13. What I found most fascinating about Dr. Mukherjee's "The Emperor of All Maladies" was his excerpt pertaining to how "cancer again became the great unmentionable, the whispered-about disease that no one spoke about publicly." (26). In my own personal experience, I have always felt that cancer was, at the very least, a universally discussed subject. Never had I been aware that cancer had ever possessed a stigma that, in the way it had been articulated, appeared reminiscent to something like the conversation surrounding HIV and AIDS diagnoses in the 1980s and 1990s. However, the concept that the "public outcry of the past decade had dissipated," (27) struck me as the most troubling aspect of the passage. The notion of a "politically silent illness" (27) is disheartening, especially considering the progress that, in the context of Mukherjee's writings, had just been recently put into motion.I guess the question that I would pose when faced with the information Mukherjee presents is: do significant medical advancements in cancer research need to be consistently occurring for the public to effectively support the political and economic endeavors that facilitate said advancements in the first place? More so, why is it that efforts to combat evidenced ailments can fall victim to stagnant research projects, regardless of political attention, when the issue still remains prevalent?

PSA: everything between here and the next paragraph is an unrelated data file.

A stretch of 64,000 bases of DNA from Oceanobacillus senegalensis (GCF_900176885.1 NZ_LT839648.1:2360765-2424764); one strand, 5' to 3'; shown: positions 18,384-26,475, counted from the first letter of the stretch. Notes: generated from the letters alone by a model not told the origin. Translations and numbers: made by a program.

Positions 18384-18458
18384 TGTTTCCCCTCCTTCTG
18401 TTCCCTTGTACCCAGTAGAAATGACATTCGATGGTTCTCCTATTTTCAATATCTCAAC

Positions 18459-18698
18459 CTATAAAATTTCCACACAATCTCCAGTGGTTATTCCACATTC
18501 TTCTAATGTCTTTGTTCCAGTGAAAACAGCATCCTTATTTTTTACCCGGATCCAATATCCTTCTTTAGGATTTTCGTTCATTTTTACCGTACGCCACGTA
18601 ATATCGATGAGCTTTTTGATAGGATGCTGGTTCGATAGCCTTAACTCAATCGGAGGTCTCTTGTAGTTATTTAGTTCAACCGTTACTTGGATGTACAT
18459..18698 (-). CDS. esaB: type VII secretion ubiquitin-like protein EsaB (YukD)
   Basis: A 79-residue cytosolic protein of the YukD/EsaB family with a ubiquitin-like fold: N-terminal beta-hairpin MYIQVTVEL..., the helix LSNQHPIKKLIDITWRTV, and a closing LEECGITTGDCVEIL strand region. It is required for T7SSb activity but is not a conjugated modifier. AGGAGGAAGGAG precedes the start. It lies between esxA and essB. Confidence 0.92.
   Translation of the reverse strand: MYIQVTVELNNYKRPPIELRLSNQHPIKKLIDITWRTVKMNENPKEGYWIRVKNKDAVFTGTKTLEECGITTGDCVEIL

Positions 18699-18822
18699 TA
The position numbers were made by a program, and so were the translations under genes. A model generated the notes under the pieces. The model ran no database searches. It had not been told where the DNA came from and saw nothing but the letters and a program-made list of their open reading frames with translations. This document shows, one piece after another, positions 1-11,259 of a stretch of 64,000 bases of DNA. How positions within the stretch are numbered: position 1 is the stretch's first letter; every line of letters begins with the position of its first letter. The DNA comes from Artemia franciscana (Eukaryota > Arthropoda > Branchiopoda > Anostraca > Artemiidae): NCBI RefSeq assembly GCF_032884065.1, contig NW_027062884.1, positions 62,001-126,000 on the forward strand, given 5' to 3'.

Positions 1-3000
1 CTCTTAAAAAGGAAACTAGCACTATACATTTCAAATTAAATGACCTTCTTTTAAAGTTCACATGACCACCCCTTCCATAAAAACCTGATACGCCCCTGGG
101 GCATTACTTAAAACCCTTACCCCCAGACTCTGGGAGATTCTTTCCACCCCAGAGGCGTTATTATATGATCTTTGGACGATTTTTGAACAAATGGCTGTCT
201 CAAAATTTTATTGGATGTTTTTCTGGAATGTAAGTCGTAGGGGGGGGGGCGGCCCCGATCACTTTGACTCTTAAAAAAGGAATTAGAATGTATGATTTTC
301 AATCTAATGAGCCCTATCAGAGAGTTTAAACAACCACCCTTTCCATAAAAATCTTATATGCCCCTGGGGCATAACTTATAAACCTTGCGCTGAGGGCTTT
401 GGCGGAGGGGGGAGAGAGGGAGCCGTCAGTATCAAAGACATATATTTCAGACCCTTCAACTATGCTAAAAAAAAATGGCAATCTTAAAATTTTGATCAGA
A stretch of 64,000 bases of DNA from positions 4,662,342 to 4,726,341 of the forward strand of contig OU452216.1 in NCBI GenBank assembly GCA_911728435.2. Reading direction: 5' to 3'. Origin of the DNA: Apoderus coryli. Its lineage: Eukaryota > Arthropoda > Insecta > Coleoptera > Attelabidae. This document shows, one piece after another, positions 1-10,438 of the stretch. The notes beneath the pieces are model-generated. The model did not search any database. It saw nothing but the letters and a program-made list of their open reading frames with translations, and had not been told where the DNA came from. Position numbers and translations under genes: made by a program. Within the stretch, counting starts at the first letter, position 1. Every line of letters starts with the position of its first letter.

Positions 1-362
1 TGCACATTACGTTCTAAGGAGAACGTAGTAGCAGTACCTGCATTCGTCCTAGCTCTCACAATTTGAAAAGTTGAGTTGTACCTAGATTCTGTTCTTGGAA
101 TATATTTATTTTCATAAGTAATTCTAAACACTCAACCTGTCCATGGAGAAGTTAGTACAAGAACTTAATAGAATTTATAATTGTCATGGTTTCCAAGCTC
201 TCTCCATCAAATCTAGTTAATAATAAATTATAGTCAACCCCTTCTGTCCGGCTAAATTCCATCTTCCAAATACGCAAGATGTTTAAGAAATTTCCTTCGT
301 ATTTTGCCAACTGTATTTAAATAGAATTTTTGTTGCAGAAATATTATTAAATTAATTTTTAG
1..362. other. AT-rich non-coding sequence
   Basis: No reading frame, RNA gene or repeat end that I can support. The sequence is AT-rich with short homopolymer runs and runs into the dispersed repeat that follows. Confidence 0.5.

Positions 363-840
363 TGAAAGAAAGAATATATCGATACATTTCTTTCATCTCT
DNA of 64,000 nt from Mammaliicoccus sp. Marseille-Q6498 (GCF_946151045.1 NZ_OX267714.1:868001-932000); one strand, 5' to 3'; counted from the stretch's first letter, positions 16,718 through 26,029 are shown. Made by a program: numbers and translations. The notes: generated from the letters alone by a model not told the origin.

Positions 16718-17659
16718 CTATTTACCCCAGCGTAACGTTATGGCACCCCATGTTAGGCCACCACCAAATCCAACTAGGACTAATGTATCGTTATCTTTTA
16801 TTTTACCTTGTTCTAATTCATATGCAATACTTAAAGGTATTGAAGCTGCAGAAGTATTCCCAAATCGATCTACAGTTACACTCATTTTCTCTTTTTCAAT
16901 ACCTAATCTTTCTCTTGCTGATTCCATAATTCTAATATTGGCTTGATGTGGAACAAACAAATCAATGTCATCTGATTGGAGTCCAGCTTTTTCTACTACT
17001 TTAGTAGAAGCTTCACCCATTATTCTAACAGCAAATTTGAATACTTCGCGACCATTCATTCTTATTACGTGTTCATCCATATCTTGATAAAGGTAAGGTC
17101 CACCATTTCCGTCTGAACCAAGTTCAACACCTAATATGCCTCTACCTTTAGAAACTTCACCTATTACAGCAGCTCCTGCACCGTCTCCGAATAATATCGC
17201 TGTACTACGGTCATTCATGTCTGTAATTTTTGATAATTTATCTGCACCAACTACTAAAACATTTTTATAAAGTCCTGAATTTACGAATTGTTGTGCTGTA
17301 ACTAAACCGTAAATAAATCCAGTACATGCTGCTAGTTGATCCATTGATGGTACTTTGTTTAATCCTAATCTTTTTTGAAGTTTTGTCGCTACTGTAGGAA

1. I was also really interested by this and the way that cancer treatment intertwines with society. I was struck by the passage:

      "Fortune magazine published... 'a panoramic survey' of cancer medicine. The report was far from comforting: 'The startling fact is that no new principle of treatment, whether cure or prevention, has been introduced...'... The Fortune article was titled 'Cancer: The Great Darkness,' and the 'darkness,' the authors suggested, was as much political as medical. Cancer medicine was stuck in a rut not only because of the depth of the medical mysteries that surrounded it, but because of the systematic neglect of cancer research." (23-4)

      The fact that we have been aware of cancer for so long yet constantly neglect the research is disheartening. But I think it is also deeply linked to the fact that society doesn't talk about cancer as much as we should. Unlike HIV, Tuberculosis and other contractable viruses and diseases, cancer does not feel quite so relevant. For people who have little personal connection to cancer, it is often disregarded in saying 'that won't happen to me.' It is not a sweeping epidemic in the way that highly contagious diseases are and therefore doesn't warrant an immediate burst of research.